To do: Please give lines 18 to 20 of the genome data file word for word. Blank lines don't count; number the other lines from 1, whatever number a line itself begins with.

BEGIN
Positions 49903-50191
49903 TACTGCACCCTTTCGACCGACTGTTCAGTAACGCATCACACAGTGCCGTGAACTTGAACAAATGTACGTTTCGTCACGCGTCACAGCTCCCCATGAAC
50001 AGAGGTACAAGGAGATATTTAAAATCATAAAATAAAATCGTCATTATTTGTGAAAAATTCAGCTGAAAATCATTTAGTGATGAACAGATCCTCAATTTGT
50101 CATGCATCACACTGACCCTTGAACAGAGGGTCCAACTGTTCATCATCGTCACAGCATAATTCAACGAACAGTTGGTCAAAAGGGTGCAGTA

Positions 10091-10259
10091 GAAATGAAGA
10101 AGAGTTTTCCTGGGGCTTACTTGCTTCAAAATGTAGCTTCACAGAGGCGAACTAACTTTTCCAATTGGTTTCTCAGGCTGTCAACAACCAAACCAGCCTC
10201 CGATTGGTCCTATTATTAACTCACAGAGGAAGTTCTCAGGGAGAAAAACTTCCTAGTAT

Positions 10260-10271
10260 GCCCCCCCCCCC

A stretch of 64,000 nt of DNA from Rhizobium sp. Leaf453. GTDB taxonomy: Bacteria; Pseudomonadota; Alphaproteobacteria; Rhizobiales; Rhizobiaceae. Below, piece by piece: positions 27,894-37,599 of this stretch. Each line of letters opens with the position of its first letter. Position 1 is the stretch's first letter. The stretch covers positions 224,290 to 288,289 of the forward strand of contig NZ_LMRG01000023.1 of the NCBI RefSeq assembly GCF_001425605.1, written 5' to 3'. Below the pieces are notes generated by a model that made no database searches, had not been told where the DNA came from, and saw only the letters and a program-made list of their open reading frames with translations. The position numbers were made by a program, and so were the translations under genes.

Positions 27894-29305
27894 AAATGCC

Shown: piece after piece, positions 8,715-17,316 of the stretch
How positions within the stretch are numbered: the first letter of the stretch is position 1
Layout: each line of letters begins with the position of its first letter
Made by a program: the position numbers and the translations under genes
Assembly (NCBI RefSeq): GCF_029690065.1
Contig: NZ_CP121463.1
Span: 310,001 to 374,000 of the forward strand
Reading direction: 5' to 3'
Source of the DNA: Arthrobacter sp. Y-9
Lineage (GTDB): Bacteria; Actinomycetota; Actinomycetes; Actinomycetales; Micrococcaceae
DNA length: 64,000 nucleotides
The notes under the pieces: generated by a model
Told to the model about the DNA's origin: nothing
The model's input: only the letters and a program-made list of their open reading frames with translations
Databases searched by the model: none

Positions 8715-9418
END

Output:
Assembly (NCBI RefSeq): GCF_029690065.1
Contig: NZ_CP121463.1
Span: 310,001 to 374,000 of the forward strand